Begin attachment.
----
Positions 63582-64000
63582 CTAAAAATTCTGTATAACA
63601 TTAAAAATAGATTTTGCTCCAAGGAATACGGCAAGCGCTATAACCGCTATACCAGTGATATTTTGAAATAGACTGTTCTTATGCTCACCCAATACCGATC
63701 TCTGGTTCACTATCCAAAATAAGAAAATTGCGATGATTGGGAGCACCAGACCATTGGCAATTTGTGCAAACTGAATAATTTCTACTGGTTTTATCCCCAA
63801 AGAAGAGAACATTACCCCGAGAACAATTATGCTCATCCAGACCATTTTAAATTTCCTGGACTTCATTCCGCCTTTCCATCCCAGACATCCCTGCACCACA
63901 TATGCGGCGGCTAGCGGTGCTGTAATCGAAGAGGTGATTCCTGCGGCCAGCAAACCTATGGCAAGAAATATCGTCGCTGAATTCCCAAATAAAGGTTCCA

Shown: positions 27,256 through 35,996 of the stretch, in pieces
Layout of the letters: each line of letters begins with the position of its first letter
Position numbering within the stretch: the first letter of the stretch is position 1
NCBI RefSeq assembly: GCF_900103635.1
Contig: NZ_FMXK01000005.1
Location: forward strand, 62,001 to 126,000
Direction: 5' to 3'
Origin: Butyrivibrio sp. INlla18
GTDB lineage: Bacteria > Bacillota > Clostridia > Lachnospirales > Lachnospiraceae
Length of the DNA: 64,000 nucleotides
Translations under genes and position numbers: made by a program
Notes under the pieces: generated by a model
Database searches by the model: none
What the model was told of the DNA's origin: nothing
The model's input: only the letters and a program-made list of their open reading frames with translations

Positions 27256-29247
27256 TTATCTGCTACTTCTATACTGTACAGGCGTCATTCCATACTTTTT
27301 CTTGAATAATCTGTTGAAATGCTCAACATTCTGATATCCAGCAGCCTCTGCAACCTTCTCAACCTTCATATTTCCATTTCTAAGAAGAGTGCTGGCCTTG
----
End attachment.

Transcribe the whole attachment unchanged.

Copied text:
Positions 63582-64000
63582 CTAAAAATTCTGTATAACA
63601 TTAAAAATAGATTTTGCTCCAAGGAATACGGCAAGCGCTATAACCGCTATACCAGTGATATTTTGAAATAGACTGTTCTTATGCTCACCCAATACCGATC
63701 TCTGGTTCACTATCCAAAATAAGAAAATTGCGATGATTGGGAGCACCAGACCATTGGCAATTTGTGCAAACTGAATAATTTCTACTGGTTTTATCCCCAA
63801 AGAAGAGAACATTACCCCGAGAACAATTATGCTCATCCAGACCATTTTAAATTTCCTGGACTTCATTCCGCCTTTCCATCCCAGACATCCCTGCACCACA
63901 TATGCGGCGGCTAGCGGTGCTGTAATCGAAGAGGTGATTCCTGCGGCCAGCAAACCTATGGCAAGAAATATCGTCGCTGAATTCCCAAATAAAGGTTCCA

Shown: positions 27,256 through 35,996 of the stretch, in pieces
Layout of the letters: each line of letters begins with the position of its first letter
Position numbering within the stretch: the first letter of the stretch is position 1
NCBI RefSeq assembly: GCF_900103635.1
Contig: NZ_FMXK01000005.1
Location: forward strand, 62,001 to 126,000
Direction: 5' to 3'
Origin: Butyrivibrio sp. INlla18
GTDB lineage: Bacteria > Bacillota > Clostridia > Lachnospirales > Lachnospiraceae
Length of the DNA: 64,000 nucleotides
Translations under genes and position numbers: made by a program
Notes under the pieces: generated by a model
Database searches by the model: none
What the model was told of the DNA's origin: nothing
The model's input: only the letters and a program-made list of their open reading frames with translations

Positions 27256-29247
27256 TTATCTGCTACTTCTATACTGTACAGGCGTCATTCCATACTTTTT
27301 CTTGAATAATCTGTTGAAATGCTCAACATTCTGATATCCAGCAGCCTCTGCAACCTTCTCAACCTTCATATTTCCATTTCTAAGAAGAGTGCTGGCCTTG